EisnerAmper LLP Launches New Chapter In The History of Two Northeast Powerhouse Firms

As reported in mid-August, IPA Top 100 New York-based Eisner LLP (FY10 net revenue of $134.7 million) and IPA Top 100 Edison, N.J.-based Amper Politziner & Mattia LLP (FY10 net revenue of $114.2 million) combined forces and opened the doors as EisnerAmper LLP. The resulting entity is a $250 million firm, with more than 1,200 staff and 170 partners serving locations in New York, New Jersey, Philadelphia and the Cayman Islands.

“We’ve known each other a long time – as tough competitors and through our affiliation with Baker Tilly International,” (BTI) Howard Cohen, MP of APM and the new Chairman of EisnerAmper, tells IPA.

“We’ve had informal conversations for years, but when we sat down together last summer to look at this seriously, it was a natural fit,” adds Charly Weinstein, MP of Eisner and the new CEO of EisnerAmper. “September 2nd, the date of our initial meeting, happens to be the birthday of two of the founders of APM so there was a bit of karma involved in us getting together.”

Both firms have experienced primarily organic growth over the years, with Eisner never having merged a firm and APM completing just two mergers since 1965. This is truly a combination of like-sized firms – Eisner, No. 24 on the recently released IPA Top 100, and No. 27 APM – combine to form the 13th largest firm in the U.S. “We both felt that we would be individually successful executing our respective strategic plans over the next couple of years,” says Cohen. “This combination is about setting the firm up for long-term success,” he adds.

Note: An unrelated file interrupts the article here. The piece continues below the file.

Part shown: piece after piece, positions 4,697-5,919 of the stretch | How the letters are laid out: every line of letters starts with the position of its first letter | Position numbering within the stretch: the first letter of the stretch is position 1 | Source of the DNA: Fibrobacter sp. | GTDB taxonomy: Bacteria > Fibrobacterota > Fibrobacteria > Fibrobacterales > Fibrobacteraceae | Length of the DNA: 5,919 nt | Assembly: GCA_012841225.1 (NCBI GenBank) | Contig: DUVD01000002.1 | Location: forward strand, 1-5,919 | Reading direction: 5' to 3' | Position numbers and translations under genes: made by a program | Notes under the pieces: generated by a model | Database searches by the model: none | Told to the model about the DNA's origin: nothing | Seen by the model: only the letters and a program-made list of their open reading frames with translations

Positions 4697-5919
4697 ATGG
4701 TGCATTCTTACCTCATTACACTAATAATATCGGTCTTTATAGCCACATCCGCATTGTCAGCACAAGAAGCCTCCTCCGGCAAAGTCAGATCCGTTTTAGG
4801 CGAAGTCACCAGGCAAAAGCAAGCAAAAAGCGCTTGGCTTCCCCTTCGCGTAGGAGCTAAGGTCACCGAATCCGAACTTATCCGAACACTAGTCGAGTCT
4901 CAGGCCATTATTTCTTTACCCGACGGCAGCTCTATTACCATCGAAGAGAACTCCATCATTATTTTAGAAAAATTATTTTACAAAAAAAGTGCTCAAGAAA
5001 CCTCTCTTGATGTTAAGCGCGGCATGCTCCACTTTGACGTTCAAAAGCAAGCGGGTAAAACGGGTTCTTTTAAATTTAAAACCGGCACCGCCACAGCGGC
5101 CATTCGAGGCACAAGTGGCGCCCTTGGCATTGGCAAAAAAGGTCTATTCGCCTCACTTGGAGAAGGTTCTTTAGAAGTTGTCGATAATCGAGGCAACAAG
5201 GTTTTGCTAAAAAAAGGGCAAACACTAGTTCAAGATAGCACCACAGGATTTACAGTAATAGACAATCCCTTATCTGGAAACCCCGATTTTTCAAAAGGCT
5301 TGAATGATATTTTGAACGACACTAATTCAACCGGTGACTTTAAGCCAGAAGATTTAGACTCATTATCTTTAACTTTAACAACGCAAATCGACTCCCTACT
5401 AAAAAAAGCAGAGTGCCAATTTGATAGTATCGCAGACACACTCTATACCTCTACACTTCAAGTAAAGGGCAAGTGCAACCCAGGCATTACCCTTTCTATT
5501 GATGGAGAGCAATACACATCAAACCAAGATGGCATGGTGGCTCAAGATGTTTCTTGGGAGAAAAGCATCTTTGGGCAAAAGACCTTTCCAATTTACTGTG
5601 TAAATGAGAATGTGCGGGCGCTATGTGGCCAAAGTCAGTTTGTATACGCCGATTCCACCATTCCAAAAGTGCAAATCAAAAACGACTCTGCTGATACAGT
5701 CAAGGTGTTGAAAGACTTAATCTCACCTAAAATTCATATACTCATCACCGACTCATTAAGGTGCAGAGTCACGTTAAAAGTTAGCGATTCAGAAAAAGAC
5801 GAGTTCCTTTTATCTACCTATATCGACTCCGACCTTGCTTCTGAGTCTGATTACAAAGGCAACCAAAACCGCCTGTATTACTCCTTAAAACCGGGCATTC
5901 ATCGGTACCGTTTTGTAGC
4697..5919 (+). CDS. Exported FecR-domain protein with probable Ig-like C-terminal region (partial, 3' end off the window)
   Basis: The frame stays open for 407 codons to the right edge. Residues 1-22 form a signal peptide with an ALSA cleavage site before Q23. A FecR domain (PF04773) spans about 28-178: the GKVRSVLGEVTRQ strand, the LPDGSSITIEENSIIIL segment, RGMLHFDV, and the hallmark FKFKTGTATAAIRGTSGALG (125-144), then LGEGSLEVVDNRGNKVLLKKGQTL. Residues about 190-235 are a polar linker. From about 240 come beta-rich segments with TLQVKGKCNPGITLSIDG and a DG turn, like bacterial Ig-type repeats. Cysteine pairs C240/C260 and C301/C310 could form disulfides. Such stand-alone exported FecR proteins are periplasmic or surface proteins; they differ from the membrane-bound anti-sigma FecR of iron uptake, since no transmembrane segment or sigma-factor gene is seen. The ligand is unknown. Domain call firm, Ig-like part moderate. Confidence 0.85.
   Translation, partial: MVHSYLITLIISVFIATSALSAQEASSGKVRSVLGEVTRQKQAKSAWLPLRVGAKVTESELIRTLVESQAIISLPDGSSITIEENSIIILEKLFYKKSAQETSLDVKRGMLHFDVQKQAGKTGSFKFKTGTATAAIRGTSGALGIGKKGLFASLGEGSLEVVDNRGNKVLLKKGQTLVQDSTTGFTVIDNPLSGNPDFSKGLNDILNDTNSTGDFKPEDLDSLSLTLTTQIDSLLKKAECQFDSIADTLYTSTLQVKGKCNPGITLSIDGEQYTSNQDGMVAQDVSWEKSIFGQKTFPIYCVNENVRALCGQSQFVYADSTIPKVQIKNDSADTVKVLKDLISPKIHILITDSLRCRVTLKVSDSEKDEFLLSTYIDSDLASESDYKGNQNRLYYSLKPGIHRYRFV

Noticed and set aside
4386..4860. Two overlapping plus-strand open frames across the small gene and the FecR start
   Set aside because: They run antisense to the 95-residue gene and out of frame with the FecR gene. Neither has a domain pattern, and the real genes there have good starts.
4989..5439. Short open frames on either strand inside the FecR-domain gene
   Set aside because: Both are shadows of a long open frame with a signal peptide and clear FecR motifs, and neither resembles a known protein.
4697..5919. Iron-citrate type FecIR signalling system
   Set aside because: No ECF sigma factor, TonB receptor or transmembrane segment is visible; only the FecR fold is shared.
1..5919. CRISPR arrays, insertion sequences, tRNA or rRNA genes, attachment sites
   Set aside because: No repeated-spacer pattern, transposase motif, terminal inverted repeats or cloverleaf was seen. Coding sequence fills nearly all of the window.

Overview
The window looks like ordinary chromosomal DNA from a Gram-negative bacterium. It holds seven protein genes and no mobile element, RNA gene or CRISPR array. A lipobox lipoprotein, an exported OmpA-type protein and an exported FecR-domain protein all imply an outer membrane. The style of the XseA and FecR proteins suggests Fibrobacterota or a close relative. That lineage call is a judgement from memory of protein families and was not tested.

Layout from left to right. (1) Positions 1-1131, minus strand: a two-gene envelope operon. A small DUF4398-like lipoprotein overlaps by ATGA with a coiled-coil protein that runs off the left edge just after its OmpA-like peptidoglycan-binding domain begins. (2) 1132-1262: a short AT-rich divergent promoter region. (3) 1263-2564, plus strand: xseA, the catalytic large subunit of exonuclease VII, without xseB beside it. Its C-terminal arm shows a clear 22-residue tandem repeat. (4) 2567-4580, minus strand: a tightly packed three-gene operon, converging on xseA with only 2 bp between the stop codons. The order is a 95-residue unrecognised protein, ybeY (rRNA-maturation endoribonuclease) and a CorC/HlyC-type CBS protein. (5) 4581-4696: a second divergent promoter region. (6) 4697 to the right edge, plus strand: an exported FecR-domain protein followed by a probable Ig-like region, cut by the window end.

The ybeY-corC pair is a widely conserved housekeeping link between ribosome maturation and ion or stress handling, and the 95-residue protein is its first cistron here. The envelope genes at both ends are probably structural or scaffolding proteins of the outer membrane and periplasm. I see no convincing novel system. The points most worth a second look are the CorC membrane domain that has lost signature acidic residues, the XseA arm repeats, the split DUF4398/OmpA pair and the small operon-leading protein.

Partners in both firms were informed about the proposal in May 2010; after overwhelming approval from both sides, integration teams started working together to address all aspects of bringing two firms of this size together. In mid-August, APM’s Manhattan office staff moved in to Eisner’s mid-town facilities, and Eisner’s New Jersey office moved in to APM’s location. Positive staff reaction to the combination has brought a lot of affirmation to both Cohen and Weinstein. “We’ve already had staff members asking about building a buddy system to help the two firms become one,” Weinstein says.

Geographically, this combination gives the firm a strong presence in the Northeast. “We’re not actively looking beyond our geography,” Cohen says, but the door is open to possibilities elsewhere – especially in Boston or Washington, D.C.

Weinstein says, “We’re not looking to become a national firm with offices all over the country, but to the extent we have strong niche practices, we want them to be national niche practices.” He adds that they would continue to seek ways to build their niches in enterprise risk management, mergers and acquisitions, business and asset valuation, debt financing, internal audit, forensic accounting and litigation consulting, reorganization and insolvency, and international expansion.

Allan Koltin, CEO of PDI Global, Inc., consultant to both firms on the merger, commented, “If this were the Harvard Business School, they would highlight this merger to illustrate successful strategies for merging. Amper wanted to be bigger in New York and Eisner wanted greater market share in New Jersey and Philadelphia.” Koltin adds, “Eisner can offer some of Amper’s niches … and Amper can offer some of Eisner’s niches … in their respective markets (and to existing clients) the day after the merger.”

The combined firm will be the largest member of PKF North America, the association that Eisner joined last year after enjoying a long relationship with BTI.

With the New York/New Jersey marketplace being so competitive, IPA would not be surprised if other firms are seeking to build a similar mega-merger. Neither Cohen nor Weinstein were aware [or kept hush] of any current discussions between large New York firms, but indicated that everyone is keeping conversations pretty close to the vest.